Hollywood moves to New Mexico

Several years ago, the New Mexico State Investment Council launched an investment program to lure filmmakers to the state. Now the program is expanding – and financing stars like Pierce Brosnan and Liam Neeson. By Paul Fruchbom.

In the world of multi-billion dollar state pension funds, the board meeting agendas of the New Mexico State Investment Council stand out. You see, the $12.9 billion (€10.6 billion) SIC, is in the movie business.

Beginning several years ago, the Private Equity Investment Advisory Committee of the SIC began financing independent movies, low-budget films and television shows in order to lure Hollywood filmmakers to the “Land of Enchantment”. In return, the filmmakers would agree to shoot on location in New Mexico and use New Mexican laborers. In addition, the SIC receives a percentage of the production’s profits after break-even costs are realized, typically around 10 percent.

The total amount the Council may invest in these projects is 0.5 percent of the Severance Tax Permanent Fund, an endowment fund established in 1973 to receive taxes collected on natural resources extracted from New Mexico – as of November 30, 2005, that translates into a total pool of $191 million. Since the beginning of the program New Mexico has provided approximately $107 million worth of loans for 12 different productions. According to the Council’s estimates those projects have used 1,587 New Mexican crew members and spent $71 million in the state.

A selection of productions partially financed by the program include Blind Horizon, a film starring Val Kilmer released as a Showtime original movie; Suspect Zero, a movie about a serial killer hunting other serial killers starring Aaron Eckhart, Ben Kingsley and Carrie-Anne Moss that did not have a successful run in the theaters; and Wildfire, a television show about a girl on a horse farm that was the number one show on ABC Family last year.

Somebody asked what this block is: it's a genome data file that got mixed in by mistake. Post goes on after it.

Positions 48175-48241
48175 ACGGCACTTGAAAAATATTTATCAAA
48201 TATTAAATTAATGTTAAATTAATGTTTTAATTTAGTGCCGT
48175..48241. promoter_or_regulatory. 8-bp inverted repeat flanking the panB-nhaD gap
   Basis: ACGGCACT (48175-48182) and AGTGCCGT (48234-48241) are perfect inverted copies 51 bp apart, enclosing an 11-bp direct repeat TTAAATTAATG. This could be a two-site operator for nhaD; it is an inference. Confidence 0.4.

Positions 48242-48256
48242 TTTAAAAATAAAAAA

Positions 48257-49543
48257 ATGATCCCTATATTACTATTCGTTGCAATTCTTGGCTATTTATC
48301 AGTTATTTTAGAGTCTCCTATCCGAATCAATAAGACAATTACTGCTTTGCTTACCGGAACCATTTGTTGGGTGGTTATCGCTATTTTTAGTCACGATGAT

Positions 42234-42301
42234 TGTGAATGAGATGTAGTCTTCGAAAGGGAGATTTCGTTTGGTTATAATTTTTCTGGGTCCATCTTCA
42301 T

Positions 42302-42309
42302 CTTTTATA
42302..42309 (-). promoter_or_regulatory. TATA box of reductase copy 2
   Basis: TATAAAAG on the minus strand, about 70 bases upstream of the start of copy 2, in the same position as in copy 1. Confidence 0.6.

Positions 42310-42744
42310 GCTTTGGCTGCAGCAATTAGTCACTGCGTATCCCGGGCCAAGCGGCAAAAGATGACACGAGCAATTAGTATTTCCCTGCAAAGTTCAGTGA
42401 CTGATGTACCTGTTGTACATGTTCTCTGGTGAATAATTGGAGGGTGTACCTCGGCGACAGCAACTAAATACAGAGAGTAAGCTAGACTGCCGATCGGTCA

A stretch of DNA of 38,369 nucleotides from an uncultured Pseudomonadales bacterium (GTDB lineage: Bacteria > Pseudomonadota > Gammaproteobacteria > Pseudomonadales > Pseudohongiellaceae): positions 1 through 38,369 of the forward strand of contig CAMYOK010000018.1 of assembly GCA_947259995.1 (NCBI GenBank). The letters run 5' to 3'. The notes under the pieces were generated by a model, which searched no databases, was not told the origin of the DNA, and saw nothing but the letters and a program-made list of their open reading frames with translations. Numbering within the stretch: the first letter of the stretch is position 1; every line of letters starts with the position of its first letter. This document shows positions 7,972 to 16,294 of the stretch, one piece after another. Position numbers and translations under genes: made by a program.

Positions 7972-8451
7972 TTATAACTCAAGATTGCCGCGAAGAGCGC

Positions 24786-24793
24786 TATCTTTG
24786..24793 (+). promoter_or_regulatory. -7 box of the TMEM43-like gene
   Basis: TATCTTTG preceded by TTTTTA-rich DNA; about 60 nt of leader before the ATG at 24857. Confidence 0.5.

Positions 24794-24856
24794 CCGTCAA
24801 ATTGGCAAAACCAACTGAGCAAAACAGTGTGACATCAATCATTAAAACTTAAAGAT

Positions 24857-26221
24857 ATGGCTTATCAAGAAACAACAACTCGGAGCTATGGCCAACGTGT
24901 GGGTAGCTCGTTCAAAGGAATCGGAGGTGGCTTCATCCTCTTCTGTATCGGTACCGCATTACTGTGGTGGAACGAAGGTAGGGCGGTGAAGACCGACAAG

The state has yet to see any real profits from the program, but the SIC has recently made an effort to lure bigger (and perhaps more profitable) productions to New Mexico. The Council recently doubled the maximum amount that could be loaned to any one film, from $7.5 million to $15 million.

Which is why the following item appeared on the agenda for the board’s meeting last October: a discussion and vote on an investment in Seraphim Falls. Seraphim Falls, a movie produced by Mel Gibson’s Icon Productions, stars Pierce Brosnan and Liam Neeson as two Civil War officers on opposing sides of the conflict. There was no discussion in the board meeting as to which actor would play the Union officer and which would play the Confederate, nor why two US soldiers are being portrayed by Irish actors. However, there was discussion about the film’s “soft R” rating and the benefits that would accrue to the film’s 297 crewmembers, 263 of whom are from New Mexico.

Even if these new bigger films don’t perform as expected, the board members seem to feel that the economic benefits are worth the cost. As one Council member recently stated, “Even if these pictures are bummers, we gain the economic development value of having these productions take place in our state.”

The SIC’s commitment to the state, however, run deeper than simple moviemaking. The pension fund has also started the New Mexico Private Equity Investment Program, which allows the Investment Council to commit more than $200 million to private equity investments with ties to New Mexico.